GOLD RUSH ERA CEMETERIES IN THE SIERRA NEVADA FOOTHILLS

More photographs taken in "pioneer cemeteries" of the "Gold Country".

Click here to see the first page of old cemetery photos.



This marker has the stylized "weeping willow" image, a favorite mourning symbol in Victorian times. The inscription reads, "Sarah, Wife of Chas. H. Payne, of St. Clair Co., Ill. DIED Dec. 13, 1858, AE 37 years." The term "AE" was a common abbreviation of "Aged".




This headstone marks the grave of two brothers who died within weeks of each other. It reads, "C.O. Coy, DIED Sept. 5, 1850, AE 23 yrs. o. J.M. Coy, DIED Oct. 27, 1850, AE 20 yrs."

I can imagine the heartbreak of their parents, living somewhere on the East Coast, receiving a letter months after the fact, informing them that both their sons had perished in the gold fields of California.




This marker indicates a baby's grave, as the headstone includes a small sculpture of a lamb. The engraving reads, "In memory of Anna Doretta, Infant Daughter of Fred & Barbara Bauer. Born Feb. 13, 1903, Died July 31, 1903. Aged 5 Mos. & 18 Ds. Gone but not forgotten."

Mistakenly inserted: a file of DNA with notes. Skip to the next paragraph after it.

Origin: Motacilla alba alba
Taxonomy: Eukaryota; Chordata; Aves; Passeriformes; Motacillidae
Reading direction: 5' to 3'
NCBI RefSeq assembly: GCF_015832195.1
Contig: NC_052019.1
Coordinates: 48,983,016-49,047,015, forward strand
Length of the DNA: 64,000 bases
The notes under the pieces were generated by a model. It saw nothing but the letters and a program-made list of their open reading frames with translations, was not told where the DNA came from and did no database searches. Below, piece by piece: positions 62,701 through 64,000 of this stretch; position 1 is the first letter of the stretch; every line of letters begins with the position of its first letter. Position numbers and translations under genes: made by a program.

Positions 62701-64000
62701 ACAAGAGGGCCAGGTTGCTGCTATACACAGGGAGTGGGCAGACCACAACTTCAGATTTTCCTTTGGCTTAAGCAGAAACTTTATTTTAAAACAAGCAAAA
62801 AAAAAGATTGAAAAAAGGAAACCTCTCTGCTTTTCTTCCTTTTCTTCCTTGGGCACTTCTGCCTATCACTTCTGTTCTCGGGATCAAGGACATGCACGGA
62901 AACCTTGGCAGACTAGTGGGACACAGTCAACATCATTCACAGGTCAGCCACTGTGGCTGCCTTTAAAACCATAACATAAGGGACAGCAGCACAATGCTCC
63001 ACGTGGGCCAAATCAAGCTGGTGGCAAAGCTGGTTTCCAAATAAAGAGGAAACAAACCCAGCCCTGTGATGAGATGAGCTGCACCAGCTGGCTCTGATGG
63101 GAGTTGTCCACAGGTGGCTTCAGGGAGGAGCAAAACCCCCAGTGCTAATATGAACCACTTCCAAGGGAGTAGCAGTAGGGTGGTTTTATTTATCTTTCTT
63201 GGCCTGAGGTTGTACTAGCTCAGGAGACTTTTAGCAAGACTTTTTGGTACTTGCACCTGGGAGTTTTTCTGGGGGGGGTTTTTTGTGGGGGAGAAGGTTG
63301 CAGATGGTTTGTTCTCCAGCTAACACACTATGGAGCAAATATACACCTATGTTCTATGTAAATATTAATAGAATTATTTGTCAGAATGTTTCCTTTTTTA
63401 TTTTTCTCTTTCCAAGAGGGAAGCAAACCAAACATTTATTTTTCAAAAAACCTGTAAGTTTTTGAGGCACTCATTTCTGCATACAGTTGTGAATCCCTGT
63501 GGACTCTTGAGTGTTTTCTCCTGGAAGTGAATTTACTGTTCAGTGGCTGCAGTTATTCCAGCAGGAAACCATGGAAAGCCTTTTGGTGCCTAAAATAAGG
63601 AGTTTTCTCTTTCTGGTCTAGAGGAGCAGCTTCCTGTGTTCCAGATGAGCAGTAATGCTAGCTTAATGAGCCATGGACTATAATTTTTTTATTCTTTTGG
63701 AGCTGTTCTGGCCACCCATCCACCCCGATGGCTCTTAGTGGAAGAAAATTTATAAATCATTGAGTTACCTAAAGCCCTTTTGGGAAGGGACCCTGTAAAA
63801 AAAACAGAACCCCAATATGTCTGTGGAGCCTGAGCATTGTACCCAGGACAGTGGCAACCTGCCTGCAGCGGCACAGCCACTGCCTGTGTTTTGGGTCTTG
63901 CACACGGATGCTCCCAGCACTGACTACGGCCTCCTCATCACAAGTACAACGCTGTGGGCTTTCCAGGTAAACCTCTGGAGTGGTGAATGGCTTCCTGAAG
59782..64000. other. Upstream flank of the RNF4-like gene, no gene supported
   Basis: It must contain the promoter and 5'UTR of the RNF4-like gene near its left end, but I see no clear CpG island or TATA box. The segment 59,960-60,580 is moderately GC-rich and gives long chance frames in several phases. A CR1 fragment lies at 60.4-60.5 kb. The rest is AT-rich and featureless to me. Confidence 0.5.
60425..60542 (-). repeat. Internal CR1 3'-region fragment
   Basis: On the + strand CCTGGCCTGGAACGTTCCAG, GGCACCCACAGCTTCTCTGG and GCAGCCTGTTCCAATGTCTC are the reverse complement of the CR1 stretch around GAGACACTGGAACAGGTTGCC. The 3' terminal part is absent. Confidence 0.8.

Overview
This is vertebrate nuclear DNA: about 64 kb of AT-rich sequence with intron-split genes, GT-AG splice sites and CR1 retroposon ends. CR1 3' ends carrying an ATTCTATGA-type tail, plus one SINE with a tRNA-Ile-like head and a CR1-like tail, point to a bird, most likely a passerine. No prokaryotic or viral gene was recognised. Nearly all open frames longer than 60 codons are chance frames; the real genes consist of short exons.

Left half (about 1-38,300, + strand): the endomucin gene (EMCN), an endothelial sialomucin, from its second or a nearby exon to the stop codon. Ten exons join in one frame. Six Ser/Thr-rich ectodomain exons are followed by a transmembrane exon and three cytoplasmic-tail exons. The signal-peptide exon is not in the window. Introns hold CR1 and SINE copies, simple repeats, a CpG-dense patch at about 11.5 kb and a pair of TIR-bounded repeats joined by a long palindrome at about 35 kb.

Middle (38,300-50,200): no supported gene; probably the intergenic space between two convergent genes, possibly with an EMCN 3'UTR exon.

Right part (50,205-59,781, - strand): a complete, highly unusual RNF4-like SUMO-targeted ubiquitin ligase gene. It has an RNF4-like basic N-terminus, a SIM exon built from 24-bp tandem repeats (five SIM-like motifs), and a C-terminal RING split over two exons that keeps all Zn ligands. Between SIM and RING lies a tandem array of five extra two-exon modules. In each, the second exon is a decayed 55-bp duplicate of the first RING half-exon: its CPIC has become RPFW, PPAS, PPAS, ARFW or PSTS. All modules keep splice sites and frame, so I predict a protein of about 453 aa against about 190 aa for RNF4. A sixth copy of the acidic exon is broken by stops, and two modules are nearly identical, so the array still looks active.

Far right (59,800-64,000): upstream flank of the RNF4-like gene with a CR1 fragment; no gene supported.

The cast iron fence around this grave is fancier than most, with curved wires and elaborate finials. The tombstone is inscribed, "Sacred to the memory of Samuel Stevenson, of Albany, N.Y., who died Nov. 30, 1854, AE 31 yrs."


Click here to see the first page of old cemetery photos.

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This is another one of my favorite images; for some reason it seems to me that it has a more "ghostly" feel than the other photos. The tombstone reads, "Ida M., Daughter of J. & C.F. Brewster, Born in Plac'lle. Oct. 25, 1862, Died Oct. 15, 1864." Sadly, little Ida died just 10 days before her 2nd birthday.




The Mahler family must have been well off; like Metta, Agnes Mahler received a fancy tombstone. This one is inscribed, "Agnes Mahler, Native of California, DIED April 12, 1885, AGED 28 Yrs., 10 Mos., 25 Days. Erected in Loving Remembrance by Her Brothers and Sister." The carved hand holds a rose; in Victorian times white roses were symbols of innocence, while rosebuds symbolized youth.




This pioneer cemetery, like many, has an air of benign neglect.




This grave has both a large marker at the head and a smaller marker at the foot, not uncommon on 19th century graves. The headstone has a carving of a female hand pointing up to a crown. I'm not sure about the symbolism; perhaps the woman was Catholic, and the crown is symbolic of the Virgin Mary.

The inscription reads, "Mary C. Forbes. Born to Thomas and Catherine Mitchell, May 5, 1847. Died, Wife of W.J. Forbes, October 16, 1870. Blessed are the pure in heart: For they shall see God." The small marker at the foot of the grave is inscribed with her initials, "M.C.F.".

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